Research Impact Outside of Academia:

In 2015 and 2021, colleagues and I succeeded in nominating the increase of the conservation status of Palm Cockatoos twice under the Australian government’s EPBC Act. This Endangered-level status, in combination with my 2022 first-author paper (in Australian Field Ornithology) on the gold standard of Palm Cockatoo nest surveys, have resulted in the rejection of an unsatisfactory EIS (Environmental Impact Statement) for a large mine on Cape York (pers. anonymous employee at Dept. of Environment and Science). This paper, produced in collaboration with Rio Tinto (Australia’s 3rd largest materials company (ASX)), is now used for all of Rio Tinto’s ‘pre-clear’ (before landclearing) ecological surveys for Palm Cockatoos during their mining operations on Cape York Peninsula, Qld (pers. comm., L. Dibben, Ecotone Flora Fauna Consultants). Moreover, I am a national leader in science communication, with up to 50 radio interviews and 12 TV interviews annually (reaching 4.1 billion people worldwide in 2023 alone), plus many long-standing, frequent and professional STEM education endeavours. I was also the 8th most read author in The Conversation from UQ (Sept. 2021 – Sept. 2022, The Conversation dashboard). My appointment in 2022–present as the Communications Officer for IUCN’s Snake Specialist Group increases the benefit of my snake-related expertise internationally.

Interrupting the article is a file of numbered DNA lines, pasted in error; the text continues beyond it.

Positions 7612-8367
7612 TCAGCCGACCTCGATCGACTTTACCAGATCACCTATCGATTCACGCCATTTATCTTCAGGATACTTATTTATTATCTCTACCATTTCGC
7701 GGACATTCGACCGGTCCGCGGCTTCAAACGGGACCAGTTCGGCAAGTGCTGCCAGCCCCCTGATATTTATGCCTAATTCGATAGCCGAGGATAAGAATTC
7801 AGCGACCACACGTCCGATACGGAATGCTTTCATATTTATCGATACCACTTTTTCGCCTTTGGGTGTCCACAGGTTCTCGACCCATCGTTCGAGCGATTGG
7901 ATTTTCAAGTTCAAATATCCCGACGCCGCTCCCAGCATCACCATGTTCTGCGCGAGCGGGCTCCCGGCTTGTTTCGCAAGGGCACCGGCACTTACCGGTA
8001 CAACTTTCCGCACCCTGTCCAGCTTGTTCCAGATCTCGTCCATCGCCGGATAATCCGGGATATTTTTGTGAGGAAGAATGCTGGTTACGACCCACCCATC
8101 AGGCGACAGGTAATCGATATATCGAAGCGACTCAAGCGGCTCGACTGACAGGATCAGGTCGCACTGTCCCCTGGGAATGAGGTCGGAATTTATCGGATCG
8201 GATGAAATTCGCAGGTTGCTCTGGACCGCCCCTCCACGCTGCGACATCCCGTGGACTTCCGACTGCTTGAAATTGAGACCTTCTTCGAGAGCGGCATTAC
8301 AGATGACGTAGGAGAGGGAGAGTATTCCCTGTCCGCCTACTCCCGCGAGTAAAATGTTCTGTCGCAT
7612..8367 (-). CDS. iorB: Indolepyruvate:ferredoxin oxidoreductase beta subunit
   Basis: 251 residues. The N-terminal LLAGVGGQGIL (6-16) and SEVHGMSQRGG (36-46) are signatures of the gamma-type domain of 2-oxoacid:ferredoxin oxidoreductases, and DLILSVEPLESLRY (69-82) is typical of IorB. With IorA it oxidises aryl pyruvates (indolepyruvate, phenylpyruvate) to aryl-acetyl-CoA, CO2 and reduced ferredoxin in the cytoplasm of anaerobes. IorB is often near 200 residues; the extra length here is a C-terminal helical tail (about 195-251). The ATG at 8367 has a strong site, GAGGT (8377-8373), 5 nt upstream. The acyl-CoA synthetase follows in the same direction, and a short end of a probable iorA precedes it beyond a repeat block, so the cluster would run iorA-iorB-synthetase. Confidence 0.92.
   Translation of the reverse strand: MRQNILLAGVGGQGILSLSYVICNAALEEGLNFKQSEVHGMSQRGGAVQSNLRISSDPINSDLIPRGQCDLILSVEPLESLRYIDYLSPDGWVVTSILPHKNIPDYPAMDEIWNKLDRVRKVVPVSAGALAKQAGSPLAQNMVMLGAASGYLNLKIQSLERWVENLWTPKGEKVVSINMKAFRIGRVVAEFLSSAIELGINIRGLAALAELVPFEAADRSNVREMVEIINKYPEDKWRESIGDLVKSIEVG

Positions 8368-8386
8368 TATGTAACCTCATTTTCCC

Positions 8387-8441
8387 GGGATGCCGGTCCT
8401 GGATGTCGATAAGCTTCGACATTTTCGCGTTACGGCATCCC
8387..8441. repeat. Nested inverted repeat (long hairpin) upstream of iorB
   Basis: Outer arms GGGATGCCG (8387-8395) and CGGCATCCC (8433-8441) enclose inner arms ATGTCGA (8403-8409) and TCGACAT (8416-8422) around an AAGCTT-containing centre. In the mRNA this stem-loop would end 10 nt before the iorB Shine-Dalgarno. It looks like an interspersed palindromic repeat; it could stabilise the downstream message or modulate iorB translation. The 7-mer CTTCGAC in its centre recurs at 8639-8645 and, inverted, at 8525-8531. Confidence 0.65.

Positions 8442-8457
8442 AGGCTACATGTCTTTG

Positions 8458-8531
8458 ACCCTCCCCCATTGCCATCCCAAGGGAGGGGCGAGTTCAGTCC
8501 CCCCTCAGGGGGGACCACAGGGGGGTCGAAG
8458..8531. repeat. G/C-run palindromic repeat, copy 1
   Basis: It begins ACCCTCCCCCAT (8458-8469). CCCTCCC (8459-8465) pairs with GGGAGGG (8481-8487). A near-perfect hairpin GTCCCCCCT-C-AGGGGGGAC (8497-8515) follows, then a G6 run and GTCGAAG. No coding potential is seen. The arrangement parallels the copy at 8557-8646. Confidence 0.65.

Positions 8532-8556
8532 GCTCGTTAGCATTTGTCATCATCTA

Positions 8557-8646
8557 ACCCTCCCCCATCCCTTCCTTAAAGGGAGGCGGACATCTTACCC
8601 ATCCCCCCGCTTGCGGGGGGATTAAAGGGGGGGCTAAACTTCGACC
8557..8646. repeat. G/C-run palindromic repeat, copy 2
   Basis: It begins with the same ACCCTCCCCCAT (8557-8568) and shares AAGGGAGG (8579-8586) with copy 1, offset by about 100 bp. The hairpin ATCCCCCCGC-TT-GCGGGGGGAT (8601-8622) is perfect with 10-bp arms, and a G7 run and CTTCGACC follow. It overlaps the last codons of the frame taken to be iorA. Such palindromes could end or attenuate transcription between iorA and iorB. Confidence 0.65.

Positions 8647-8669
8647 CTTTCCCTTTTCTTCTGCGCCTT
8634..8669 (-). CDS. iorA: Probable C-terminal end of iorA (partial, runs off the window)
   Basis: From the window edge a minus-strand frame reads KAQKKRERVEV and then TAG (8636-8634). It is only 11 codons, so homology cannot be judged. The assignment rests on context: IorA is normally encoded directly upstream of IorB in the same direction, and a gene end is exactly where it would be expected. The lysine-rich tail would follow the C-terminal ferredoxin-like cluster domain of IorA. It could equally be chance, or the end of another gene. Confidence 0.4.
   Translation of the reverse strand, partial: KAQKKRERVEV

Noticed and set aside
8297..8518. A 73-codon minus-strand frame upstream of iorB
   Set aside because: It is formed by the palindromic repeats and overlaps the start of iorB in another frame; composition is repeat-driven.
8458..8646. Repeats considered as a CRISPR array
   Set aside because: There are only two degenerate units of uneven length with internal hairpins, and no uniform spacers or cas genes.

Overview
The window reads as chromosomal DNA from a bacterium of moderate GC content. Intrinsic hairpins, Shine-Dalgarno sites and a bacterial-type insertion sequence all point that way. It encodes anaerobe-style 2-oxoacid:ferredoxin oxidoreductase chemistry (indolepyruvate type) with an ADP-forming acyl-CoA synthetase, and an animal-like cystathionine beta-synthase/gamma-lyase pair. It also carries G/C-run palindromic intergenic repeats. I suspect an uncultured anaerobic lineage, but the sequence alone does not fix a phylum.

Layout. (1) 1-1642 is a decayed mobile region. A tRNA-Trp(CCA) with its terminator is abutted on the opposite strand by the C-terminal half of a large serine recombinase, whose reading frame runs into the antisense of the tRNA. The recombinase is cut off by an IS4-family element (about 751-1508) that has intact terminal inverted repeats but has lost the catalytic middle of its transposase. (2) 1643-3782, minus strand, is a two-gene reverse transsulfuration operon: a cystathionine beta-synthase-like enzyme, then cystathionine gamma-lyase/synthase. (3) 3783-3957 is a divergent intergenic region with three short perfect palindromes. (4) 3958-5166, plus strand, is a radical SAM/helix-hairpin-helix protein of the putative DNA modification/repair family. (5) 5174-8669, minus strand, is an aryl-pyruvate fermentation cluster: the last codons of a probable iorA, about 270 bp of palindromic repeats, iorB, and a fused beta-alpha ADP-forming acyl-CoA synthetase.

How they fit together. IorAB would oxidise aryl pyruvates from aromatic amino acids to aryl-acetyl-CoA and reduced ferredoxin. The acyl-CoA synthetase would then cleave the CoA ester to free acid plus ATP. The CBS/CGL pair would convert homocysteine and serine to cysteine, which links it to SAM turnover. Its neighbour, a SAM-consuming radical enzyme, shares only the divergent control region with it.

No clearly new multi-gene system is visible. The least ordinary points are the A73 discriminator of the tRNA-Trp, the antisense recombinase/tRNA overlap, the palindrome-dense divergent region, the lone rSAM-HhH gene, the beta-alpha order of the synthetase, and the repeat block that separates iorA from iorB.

• Doctor of Philosophy, The University of Queensland
  • Master of Philosophy, Australian National University


  • Heinsohn, R., Zdenek, C. N., Appleby, D. and Endler, J. A. (2023). Individual preferences for sound tool design in a parrot. Proceedings of the Royal Society B: Biological Sciences, 290 (2006) 20231271, 1-8. doi: 10.1098/rspb.2023.1271

  • Walker, Andrew A., Robinson, Samuel D., Merritt, David J., Cardoso, Fernanda C., Goudarzi, Mohaddeseh Hedayati, Mercedes, Raine S., Eagles, David A., Cooper, Paul, Zdenek, Christina N., Fry, Bryan G., Hall, Donald W., Vetter, Irina and King, Glenn F. (2023). Horizontal gene transfer underlies the painful stings of asp caterpillars (Lepidoptera: Megalopygidae). Proceedings of the National Academy of Sciences, 120 (29) e2305871120, e2305871120. doi: 10.1073/pnas.2305871120

  • da Silva, Camila Fonseca Amorim, Virgüez, Edgar, Eker, Sibel, Zdenek, Christina N., Bergh, Cathrine, Gerarduzzi, Casimiro, Ge, Yan, Klinger, Madeline, Allareddy, Veerasathpurush, Hoots, Elizabeth, Henriquez, Tania, Waiho, Khor, D'Ippoliti, Carlo, Al Harraq, Ahmed, Xu, Hui, Zou, Junyu, Xia, Yuanxing, Abdul-Ghani, Rashad and Chugh, Mayank (2023). The future of scientific societies. Science, 380 (6640), 30-32. doi: 10.1126/science.adh8182

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PhD and MPhil Supervision

Current Supervision

Completed Supervision